By the time I was sufficiently mobile to check things out around the lawn, the berries showed signs of ripening. I knew they were favored by mockingbirds, cardinals and catbirds among others, so the big weed got a reprieve. They also have nostalgic value; memories.
When in the seventh grade and inkwells were on classroom desks, during my periodic assignments of filling them, I sometimes made ink from these and other berries to fill the well on the desk of Phyllis, who had caught my fancy. While others dipped their pens in black ink, Phyllis wrote in a distinctive dark, purplish-blue-back. Until the teacher, a stern man with no appreciation of budding romance, put an end to my efforts to impress my intended.
Gone to Catch a Goose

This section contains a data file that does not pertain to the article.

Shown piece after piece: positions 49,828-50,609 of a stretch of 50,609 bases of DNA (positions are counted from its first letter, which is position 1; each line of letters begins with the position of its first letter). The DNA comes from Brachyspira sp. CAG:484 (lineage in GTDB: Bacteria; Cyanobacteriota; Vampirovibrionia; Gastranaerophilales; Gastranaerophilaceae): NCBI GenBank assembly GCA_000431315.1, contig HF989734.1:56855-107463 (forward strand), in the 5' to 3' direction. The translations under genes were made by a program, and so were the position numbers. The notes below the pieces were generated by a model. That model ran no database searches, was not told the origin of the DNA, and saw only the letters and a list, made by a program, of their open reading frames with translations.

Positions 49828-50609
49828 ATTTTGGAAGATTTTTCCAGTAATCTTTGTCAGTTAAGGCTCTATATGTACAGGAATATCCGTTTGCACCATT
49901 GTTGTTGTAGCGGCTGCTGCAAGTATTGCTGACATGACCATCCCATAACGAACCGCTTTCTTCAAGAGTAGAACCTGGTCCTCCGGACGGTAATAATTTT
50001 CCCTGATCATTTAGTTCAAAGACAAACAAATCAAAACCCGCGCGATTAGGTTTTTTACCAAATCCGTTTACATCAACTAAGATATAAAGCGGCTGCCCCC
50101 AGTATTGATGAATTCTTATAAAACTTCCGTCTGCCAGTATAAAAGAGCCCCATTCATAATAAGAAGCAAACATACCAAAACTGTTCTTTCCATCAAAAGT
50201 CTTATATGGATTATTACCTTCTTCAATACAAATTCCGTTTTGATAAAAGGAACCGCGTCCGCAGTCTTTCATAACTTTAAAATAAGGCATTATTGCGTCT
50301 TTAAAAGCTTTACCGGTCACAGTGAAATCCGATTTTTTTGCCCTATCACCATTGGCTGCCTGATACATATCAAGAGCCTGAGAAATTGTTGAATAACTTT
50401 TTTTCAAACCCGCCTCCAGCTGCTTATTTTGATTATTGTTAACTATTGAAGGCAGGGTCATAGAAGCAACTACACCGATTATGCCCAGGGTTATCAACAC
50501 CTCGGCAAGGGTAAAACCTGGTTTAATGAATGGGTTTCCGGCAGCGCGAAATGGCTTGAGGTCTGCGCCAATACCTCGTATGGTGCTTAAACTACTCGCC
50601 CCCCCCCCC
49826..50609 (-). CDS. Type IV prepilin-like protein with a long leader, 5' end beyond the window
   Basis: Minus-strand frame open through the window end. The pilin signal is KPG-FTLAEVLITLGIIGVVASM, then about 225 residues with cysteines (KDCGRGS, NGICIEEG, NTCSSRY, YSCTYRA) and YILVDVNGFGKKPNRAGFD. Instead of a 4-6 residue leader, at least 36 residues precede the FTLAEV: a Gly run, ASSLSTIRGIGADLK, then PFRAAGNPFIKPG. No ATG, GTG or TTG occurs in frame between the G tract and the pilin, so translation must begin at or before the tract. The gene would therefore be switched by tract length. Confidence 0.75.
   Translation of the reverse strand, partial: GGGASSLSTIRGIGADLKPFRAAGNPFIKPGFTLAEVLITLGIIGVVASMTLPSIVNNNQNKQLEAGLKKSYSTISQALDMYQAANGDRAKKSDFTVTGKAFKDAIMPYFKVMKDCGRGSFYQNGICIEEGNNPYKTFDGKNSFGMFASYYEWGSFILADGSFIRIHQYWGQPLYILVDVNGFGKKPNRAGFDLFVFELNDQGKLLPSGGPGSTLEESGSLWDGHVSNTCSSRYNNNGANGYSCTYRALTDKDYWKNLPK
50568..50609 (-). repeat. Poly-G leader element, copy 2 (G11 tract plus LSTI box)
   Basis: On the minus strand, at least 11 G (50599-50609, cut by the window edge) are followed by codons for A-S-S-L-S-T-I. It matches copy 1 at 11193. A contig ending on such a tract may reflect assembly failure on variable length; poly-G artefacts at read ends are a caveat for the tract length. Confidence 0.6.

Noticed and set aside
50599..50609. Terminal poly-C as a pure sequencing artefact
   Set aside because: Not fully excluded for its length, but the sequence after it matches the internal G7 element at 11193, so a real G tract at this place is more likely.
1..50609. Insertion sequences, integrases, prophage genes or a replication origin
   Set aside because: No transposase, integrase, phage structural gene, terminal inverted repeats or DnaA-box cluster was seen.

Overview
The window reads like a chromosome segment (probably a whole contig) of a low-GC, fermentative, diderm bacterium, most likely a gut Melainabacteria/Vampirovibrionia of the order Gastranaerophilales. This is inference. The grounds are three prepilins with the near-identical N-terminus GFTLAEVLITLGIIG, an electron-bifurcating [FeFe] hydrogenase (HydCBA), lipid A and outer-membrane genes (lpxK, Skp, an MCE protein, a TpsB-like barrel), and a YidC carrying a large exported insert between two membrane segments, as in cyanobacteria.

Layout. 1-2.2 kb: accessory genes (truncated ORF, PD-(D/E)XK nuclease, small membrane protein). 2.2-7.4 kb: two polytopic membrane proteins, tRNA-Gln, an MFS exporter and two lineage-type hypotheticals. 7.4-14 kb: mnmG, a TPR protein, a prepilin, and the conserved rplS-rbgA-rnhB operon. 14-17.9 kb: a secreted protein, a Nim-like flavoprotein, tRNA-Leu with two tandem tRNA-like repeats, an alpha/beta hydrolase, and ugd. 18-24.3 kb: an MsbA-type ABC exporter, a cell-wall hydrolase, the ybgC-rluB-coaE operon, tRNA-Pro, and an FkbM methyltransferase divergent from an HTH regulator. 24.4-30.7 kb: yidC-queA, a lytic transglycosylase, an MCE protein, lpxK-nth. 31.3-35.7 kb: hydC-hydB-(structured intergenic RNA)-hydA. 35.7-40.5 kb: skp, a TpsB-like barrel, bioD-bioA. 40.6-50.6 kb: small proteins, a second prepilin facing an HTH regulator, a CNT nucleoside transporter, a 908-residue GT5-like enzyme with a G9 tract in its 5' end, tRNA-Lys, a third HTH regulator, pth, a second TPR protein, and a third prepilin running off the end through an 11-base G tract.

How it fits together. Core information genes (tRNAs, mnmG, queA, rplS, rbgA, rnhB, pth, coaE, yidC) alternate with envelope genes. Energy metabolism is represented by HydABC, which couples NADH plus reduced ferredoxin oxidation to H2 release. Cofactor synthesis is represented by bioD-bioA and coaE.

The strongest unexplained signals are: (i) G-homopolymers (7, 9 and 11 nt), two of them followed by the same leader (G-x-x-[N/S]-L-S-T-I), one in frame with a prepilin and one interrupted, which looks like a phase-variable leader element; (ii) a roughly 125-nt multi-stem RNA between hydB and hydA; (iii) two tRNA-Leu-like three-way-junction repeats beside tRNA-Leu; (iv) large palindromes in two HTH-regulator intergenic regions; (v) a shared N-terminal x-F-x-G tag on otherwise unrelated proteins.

As for what will winter be like, we know it’ll be long and cold for the New York Yankees. But lacking from this corner are any clues other than that onion skin. I haven’t seen a woolly bear caterpillar of late to note whether the black band is wider, to bring the same winter as does a thick onion skin.
So any folklore predictions from this corner must be deferred until Nov. 16, and then only if I’m lucky enough to pot a Canada goose. That’s when the Maryland season opens for honkers, and to early settlers their bones were harbingers of winter:
If the November goose bone be thick,
So will the winter weather be;
If the November goose bone be thin,
So will the winter weather be.
Only trouble is, I’ve no goose bones from previous years to judge thick or thin because I’ve never before associated honkers with weather. Yet all is not lost. There’s another slant on geese. A row of dark spots on a goose bone is a sure sign of a bad winter.
If you, dear reader, have any nature-related indicators of what winter will be like, I’d like to hear them. Maybe if we pool our observations, we can put out of business the media weather forecasters who, via wolf cries, send hordes to the convenience shops to stock up on necessities, while the rest of us merely put another log on the fire.
Meanwhile, they’re predicting a mild winter. Enough said.